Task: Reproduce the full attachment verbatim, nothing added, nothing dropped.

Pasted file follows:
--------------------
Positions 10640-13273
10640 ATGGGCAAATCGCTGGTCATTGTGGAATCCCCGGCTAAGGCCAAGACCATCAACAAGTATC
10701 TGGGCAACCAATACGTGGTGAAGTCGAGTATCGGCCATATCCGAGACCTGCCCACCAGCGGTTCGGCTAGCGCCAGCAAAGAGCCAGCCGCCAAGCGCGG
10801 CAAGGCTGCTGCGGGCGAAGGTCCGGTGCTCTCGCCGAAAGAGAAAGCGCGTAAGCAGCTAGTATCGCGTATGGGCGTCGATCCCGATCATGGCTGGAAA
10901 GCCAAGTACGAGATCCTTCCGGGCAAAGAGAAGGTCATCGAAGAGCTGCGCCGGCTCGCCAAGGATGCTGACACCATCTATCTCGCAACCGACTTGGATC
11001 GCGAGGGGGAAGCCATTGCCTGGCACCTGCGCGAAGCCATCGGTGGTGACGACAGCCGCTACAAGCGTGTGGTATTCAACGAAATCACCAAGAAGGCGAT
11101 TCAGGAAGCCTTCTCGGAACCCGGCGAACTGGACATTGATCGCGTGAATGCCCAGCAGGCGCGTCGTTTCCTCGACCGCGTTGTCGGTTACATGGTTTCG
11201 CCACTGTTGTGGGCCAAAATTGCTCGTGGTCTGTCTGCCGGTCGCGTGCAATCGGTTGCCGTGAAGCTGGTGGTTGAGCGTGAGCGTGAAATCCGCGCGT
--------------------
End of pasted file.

Positions 10640-13273
10640 ATGGGCAAATCGCTGGTCATTGTGGAATCCCCGGCTAAGGCCAAGACCATCAACAAGTATC
10701 TGGGCAACCAATACGTGGTGAAGTCGAGTATCGGCCATATCCGAGACCTGCCCACCAGCGGTTCGGCTAGCGCCAGCAAAGAGCCAGCCGCCAAGCGCGG
10801 CAAGGCTGCTGCGGGCGAAGGTCCGGTGCTCTCGCCGAAAGAGAAAGCGCGTAAGCAGCTAGTATCGCGTATGGGCGTCGATCCCGATCATGGCTGGAAA
10901 GCCAAGTACGAGATCCTTCCGGGCAAAGAGAAGGTCATCGAAGAGCTGCGCCGGCTCGCCAAGGATGCTGACACCATCTATCTCGCAACCGACTTGGATC
11001 GCGAGGGGGAAGCCATTGCCTGGCACCTGCGCGAAGCCATCGGTGGTGACGACAGCCGCTACAAGCGTGTGGTATTCAACGAAATCACCAAGAAGGCGAT
11101 TCAGGAAGCCTTCTCGGAACCCGGCGAACTGGACATTGATCGCGTGAATGCCCAGCAGGCGCGTCGTTTCCTCGACCGCGTTGTCGGTTACATGGTTTCG
11201 CCACTGTTGTGGGCCAAAATTGCTCGTGGTCTGTCTGCCGGTCGCGTGCAATCGGTTGCCGTGAAGCTGGTGGTTGAGCGTGAGCGTGAAATCCGCGCGT